Caribbean Hurricanes

Caribbean Hurricanes

Photo: CIRA /

As the world's humanitarian leader, the United States remains committed to providing life- saving assistance when a disaster strikes. The U.S. Government remains in close communication with government and civil-society officials throughout the region to coordinate relief efforts. Our thoughts and prayers are with those affected by Hurricanes Irma, Jose, and Maria.

How You Can Help

The best way to help those affected by a disaster overseas is to make a monetary donation to a reputable humanitarian organization working in the disaster zone.

As a U.S. government agency, USAID does not accept donations for its crisis response effort. If you wish to donate, you can contribute to the Hurricane Irma Relief Fund at GlobalGiving or to one of the organizations listed below:

Latest Updates

USAID's Office of U.S. Foreign Disaster Assistance deployed a Disaster Assistance Response Team (DART) on September 7 as Hurricane Irma - the strongest Atlantic hurricane on record – barreled across the Caribbean. Disaster experts on the DART were deployed to the region ahead of the storm, and began immediately coordinating with local authorities and humanitarian organizations in St. Martin, Antigua and Barbuda, and The Bahamas to deliver vital humanitarian assistance. Less than two weeks after Hurricane Irma hit, the region braced for more extreme weather as Hurricane Maria  reached the eastern Caribbean, making landfall over Dominica on September 18. USAID’s DART remains activated and is closely coordinating response activities with local authorities and partners on the ground. Locally-based USAID disaster experts stationed throughout the Caribbean continue to liaise with their local government and emergency management agencies to report on conditions on the ground and advise on humanitarian needs.

Last updated: November 20, 2017

November 20, 2017

Approximately 90 percent of the buildings in Dominica were damaged or destroyed due to the effects of Hurricane Maria, according to Pacific Disaster Center estimates. Damaged homes and infrastructure are inhibiting returns to areas of origin, as well as the resumption of livelihood activities across the country, the UN reports.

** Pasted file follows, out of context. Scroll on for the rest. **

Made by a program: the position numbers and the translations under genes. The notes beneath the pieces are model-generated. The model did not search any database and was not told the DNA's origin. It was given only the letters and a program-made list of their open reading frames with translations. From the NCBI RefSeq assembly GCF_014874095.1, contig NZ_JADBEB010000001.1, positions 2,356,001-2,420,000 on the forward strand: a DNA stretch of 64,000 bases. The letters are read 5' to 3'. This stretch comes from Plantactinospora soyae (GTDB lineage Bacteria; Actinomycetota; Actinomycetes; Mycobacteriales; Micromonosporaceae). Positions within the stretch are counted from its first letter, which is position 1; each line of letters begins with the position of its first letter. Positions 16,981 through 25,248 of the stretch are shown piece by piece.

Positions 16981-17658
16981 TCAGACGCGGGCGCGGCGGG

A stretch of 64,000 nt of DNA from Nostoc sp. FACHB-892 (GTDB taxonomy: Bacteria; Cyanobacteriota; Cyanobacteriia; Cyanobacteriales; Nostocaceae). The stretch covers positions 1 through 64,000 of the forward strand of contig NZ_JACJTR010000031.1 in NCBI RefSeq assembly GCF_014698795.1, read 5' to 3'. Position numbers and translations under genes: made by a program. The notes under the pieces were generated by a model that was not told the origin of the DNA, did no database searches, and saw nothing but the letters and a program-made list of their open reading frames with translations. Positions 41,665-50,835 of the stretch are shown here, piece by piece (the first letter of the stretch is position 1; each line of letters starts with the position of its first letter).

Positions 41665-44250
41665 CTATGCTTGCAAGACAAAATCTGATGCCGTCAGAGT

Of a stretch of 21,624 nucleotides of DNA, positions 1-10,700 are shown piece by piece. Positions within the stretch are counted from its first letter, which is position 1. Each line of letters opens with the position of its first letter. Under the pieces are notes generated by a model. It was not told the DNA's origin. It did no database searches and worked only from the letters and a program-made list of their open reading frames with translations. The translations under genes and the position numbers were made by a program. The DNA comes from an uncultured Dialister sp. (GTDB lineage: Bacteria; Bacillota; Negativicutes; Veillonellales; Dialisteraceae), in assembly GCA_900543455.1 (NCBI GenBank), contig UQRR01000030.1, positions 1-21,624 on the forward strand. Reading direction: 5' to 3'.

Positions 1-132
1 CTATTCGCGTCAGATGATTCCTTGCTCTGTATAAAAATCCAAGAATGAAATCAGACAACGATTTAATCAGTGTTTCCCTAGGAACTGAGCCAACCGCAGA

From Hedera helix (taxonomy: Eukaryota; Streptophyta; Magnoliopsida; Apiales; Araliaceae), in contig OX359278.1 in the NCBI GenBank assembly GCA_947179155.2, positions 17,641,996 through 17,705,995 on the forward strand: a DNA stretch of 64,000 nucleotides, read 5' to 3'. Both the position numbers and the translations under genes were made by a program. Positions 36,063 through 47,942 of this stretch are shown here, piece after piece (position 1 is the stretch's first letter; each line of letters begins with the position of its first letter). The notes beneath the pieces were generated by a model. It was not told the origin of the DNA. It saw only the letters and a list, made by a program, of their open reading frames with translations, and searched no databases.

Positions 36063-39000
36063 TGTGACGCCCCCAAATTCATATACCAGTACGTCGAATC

November 1, 2017

Hurricane Irma, a Category 5 storm, hit the Caribbean beginning on September 6. Less than two weeks later, Hurricane Maria, a second Category 5 storm, struck the region. USAID deployed a Disaster Assistance Response Team (DART) on September 7. The DART—which at its height comprised 54 people—deployed to 11 locations in the Caribbean to lead the U.S. government’s humanitarian response in coordination with affected governments.

October 27, 2017

As humanitarian response efforts in Dominica continue and the transition to early recovery begins, UN agencies and NGOs—including USAID/OFDA partners—are coordinating with the GoCD to meet priority humanitarian needs, including access to safe drinking water, emergency food assistance, and shelter support. A field-based USAID regional team, including three USAID/OFDA disaster risk management specialists supporting response coordination at Dominica’s Emergency Operations Center, continues to support relief and early recovery efforts in the region.

October 20, 2017

As Hurricane Maria bore down on Dominica on the night of September 18, Cecil Shillingford, a USAID Office of U.S. Foreign Disaster Assistance (USAID/OFDA) disaster risk management specialist and life-long Dominican resident, took shelter from the 160-mile-per-hour winds in his home outside the capital city of Roseau.

October 19, 2017

On the night of September 18, Hurricane Maria struck the eastern Caribbean island nation of Dominica as a Category 5 storm. Maria’s relentless rains and winds devastated the country, killing at least 27 people and affecting all 71,000 island residents.

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